There may be a statistical correlation between failure to tax road vehicles and some characteristic of the local population - to say any more would be very dangerous. Perhaps the areas are so peaceful and the drivers so safe and curteous that the locals feel no need for insurance?

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The state would spread the 'joy' across a pool of insurers.

Most people would then top-up with theft (always required if you bought the car via credit of some sort), or fully comprehensive (often required if the car was purchased via a lease, etc. and not fully paid for).

If you accept that 3rd party insurance should be mandatory then it makes sense to combine it's administration with road tax.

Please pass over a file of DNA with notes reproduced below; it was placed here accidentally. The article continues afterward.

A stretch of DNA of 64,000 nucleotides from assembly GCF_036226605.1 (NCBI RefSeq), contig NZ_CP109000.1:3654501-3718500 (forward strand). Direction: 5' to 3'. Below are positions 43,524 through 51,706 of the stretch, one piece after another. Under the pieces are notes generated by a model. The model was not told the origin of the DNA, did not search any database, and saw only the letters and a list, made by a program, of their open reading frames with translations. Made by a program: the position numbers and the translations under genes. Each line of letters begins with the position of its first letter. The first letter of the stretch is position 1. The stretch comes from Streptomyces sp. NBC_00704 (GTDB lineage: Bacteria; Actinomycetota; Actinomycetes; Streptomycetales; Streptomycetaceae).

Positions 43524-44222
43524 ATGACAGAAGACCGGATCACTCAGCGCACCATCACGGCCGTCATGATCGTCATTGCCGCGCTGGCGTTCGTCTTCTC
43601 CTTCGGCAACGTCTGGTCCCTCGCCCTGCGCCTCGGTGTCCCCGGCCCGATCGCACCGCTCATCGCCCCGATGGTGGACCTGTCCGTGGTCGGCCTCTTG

If you don't accept that insurance should be mandatory, you are wasting my time and yours with a pointless argument.

It's all getting complicated now. You lefties.

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better to add it (the cost of compulsory third party insurance) to the cost of fuel because you have to have fuel (you can easily avoid road tax (no I haven't worked out what happens if a BILKer crashes into you)). It then acts as a further incentive to get a more economical car.

As for the Bradford postcodes, it's not a surprise. It's also not dissimilar in Wolverhampton, Blackburn, Leicester and E London. I am not going to draw any conclusions, but I suppose it may be possible to.

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4 years ago i was hit by an uninsured driver. it nearly wrote off the car due to the insurance not wanting to pay out, and took me 8 months to get the money, the uninsured driver fled the scene before the police got there (after telling me he had no insurance) and was never caught.